Sadly, as the remarks that follow will suggest, even Islamic Studies programs in the American academy do little to reflect the “complexity of the Muslim American experience”, judging at least from the narrow conception of Islam peddled by such programs. Whatever the shortcomings of Asian American Studies, and there are many, they may be less egregious than the sins of omission and commission with which Islamic Studies programs and other sectors of the American academy have engaged Muslim Americans. At least some Asian American scholars will balk at Bayoumi’s suggestion that their field encompass the histories and experience of Muslim Americans, even if one takes to heart his plea that “Asian American Studies is not about the geography of Asia, really, but about the ways in which people are interpellated and organized and come together within the United States as different types of ‘Asians.’” He means to say that the place where one is has no necessary or even any relationship to geographical determinism: that place is really a function of the psychogeography to which one has habituated oneself. Yet, the geographical coordinates are not altogether indeterminate, and so we find Bayoumi suggesting, in contradiction to his previous avowal that “Asian American Studies is not about the geography of Asia”, that Asian American Studies should “at least include those Arab Americans who hail from West Asia and those Muslim Americans who hail from Asia generally”. It thus appears that Asian American Studies both is and is not incipiently about “the geography of Asia”.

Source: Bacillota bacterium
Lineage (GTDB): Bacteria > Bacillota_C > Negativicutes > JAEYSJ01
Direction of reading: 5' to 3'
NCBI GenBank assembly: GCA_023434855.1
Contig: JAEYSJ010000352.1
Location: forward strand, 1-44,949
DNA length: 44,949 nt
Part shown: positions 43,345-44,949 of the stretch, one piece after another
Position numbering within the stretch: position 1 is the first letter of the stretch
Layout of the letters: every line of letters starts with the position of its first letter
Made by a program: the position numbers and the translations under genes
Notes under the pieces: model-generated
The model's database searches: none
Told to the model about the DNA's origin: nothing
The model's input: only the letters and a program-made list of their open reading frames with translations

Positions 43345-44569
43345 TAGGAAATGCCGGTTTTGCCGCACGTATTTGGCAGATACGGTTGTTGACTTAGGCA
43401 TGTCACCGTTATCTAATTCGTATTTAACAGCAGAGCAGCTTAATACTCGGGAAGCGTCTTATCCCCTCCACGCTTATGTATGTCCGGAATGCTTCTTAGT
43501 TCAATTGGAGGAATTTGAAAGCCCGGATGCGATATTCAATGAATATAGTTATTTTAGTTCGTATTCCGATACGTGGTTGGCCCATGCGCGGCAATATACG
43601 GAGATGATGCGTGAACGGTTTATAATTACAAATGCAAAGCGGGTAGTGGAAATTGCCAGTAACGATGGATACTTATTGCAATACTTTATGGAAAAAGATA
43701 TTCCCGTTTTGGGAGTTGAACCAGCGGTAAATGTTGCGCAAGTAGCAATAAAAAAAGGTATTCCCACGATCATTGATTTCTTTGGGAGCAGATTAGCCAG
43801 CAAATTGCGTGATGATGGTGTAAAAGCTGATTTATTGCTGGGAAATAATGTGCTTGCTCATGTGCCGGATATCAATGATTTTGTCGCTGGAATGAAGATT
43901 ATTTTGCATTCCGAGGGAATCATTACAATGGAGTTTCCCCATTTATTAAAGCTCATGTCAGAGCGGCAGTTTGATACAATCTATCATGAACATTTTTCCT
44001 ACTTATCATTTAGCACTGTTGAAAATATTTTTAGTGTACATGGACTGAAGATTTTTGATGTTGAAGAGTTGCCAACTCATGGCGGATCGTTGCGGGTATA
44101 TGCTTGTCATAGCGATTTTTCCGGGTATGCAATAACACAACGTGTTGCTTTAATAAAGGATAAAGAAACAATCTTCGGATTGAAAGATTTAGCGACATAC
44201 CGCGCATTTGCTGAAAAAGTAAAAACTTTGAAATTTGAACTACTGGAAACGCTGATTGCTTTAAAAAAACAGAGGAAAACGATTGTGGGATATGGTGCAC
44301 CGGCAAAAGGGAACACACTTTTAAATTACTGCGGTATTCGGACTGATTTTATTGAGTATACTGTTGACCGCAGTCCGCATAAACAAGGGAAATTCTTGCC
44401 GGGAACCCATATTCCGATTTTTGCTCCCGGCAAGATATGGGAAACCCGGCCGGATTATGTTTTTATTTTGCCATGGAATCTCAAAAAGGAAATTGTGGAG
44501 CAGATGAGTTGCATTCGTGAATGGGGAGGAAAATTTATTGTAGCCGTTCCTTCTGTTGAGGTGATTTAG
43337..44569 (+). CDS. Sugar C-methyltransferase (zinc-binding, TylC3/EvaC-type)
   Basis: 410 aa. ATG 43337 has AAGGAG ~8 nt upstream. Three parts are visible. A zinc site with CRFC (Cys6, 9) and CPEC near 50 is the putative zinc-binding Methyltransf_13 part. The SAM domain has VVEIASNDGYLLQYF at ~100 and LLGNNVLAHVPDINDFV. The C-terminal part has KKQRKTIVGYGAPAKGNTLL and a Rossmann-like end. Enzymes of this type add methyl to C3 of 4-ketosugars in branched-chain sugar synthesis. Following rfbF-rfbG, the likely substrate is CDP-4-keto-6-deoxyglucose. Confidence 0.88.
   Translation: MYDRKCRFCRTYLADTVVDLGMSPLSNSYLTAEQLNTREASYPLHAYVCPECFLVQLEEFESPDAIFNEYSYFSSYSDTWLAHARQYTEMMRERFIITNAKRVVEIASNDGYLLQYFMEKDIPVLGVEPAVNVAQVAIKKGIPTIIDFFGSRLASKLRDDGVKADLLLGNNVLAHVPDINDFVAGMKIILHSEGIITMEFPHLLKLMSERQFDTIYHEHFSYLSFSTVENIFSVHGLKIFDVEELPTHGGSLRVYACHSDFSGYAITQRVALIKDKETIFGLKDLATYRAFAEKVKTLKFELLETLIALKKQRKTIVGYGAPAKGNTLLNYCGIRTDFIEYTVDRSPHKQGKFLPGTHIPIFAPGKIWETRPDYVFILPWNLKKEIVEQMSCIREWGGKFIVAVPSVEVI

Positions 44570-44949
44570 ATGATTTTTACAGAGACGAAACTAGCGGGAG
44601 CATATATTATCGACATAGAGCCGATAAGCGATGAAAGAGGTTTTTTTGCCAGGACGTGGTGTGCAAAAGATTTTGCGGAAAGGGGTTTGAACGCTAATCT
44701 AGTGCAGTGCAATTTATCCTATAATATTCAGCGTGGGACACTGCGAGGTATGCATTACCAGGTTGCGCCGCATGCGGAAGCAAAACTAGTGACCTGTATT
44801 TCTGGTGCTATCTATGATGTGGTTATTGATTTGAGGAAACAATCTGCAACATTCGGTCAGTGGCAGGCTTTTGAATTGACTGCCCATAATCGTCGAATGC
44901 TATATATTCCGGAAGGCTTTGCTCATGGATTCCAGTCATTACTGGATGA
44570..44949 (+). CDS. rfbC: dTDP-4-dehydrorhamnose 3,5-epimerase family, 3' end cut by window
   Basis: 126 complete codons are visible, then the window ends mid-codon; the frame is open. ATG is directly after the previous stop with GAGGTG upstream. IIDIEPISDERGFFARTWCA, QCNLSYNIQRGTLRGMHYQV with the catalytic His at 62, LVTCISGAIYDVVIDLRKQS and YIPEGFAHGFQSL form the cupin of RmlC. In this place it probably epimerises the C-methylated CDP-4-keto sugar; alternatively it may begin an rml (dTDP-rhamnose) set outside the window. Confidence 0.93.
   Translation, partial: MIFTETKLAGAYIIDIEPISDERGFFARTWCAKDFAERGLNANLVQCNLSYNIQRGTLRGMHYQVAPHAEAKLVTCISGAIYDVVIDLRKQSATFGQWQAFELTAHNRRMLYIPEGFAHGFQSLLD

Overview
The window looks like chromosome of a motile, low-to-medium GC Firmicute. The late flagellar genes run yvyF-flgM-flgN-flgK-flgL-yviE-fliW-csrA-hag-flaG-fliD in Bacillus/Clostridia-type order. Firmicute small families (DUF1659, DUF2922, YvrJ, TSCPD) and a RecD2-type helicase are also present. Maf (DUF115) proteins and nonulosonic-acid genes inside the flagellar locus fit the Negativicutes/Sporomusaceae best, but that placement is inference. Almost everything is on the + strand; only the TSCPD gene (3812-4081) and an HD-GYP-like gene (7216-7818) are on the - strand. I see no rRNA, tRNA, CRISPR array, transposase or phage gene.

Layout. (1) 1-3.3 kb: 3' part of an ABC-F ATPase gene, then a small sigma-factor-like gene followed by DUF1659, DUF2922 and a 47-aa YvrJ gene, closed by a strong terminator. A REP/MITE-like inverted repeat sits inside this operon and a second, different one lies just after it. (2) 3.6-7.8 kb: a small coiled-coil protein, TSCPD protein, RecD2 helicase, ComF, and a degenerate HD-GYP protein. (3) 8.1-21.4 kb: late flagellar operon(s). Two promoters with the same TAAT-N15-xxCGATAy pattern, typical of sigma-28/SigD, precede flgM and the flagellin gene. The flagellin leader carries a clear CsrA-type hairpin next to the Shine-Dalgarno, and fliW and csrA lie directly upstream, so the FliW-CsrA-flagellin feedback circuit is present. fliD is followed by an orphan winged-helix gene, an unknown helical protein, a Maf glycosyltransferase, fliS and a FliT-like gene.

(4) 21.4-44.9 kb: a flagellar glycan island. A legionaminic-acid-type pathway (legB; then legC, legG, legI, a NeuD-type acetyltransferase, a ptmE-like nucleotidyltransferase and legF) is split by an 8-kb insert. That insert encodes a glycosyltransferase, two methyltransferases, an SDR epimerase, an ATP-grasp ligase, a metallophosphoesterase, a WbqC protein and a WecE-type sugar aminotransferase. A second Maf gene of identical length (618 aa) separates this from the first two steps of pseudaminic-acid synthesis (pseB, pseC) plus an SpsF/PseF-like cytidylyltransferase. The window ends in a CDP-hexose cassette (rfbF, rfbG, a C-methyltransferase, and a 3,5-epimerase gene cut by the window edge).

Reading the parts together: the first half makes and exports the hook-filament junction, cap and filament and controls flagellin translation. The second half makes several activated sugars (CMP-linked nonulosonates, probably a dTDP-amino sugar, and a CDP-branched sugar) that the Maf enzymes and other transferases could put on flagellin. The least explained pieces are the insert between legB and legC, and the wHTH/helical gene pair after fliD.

Before we speak of Muslim Americans, whether they be Arabs, North Africans, or South Asians—all candidates, it seems, for being viewed as “Asian American”, no doubt alongside Muslim Americans with origins from Indonesia, Malaysia, China, and elsewhere—it would be fruitful to advert to the problems that inhere in speaking of Islam as such. In the United States, especially, the Middle East, or what is otherwise called West Asia, is assumed to be the ‘natural’ and ‘authentic’ home of Islam. It comes as a surprise to most Americans to be told that South Asia is home to the largest Muslim population in the world, and that India, where fewer than 15% of the people are Muslims, and Pakistan, which is overwhelmingly a Muslim-majority state, each have around 180-200 million Muslims. Demography has its own politics; but numbers aside, by far the more germane consideration is that Islam developed in South Asia over a course of a millennium along considerably different trajectories than in West Asia. The tendency in the West, noticeable even in the works of distinguished scholars of Islam such as Ernest Gellner and Stephen Humphreys, has been to altogether ignore Islamic South Asia. The tacitly held view is that Islam in South Asia is something of a deviant form, an inauthentic and bastardized version of the true faith housed in the Arab world. When the “Islamic World” is referenced, it is at once the Middle East that is being called into attention—and then Indonesia, North Africa, and other Muslim-majority societies. As an experiment, I invite the reader to put “map of Islam” into the Google search engine: what it brought up at once was “the Islamic world”, which is defined as the 57 countries that belong to the “Organization of the Islamic Conference.” This is the default view of Islam in the West, replicated in thousands of books, web sites, media platforms, and in the opinion pages of journalists, policy makers, and so-called experts.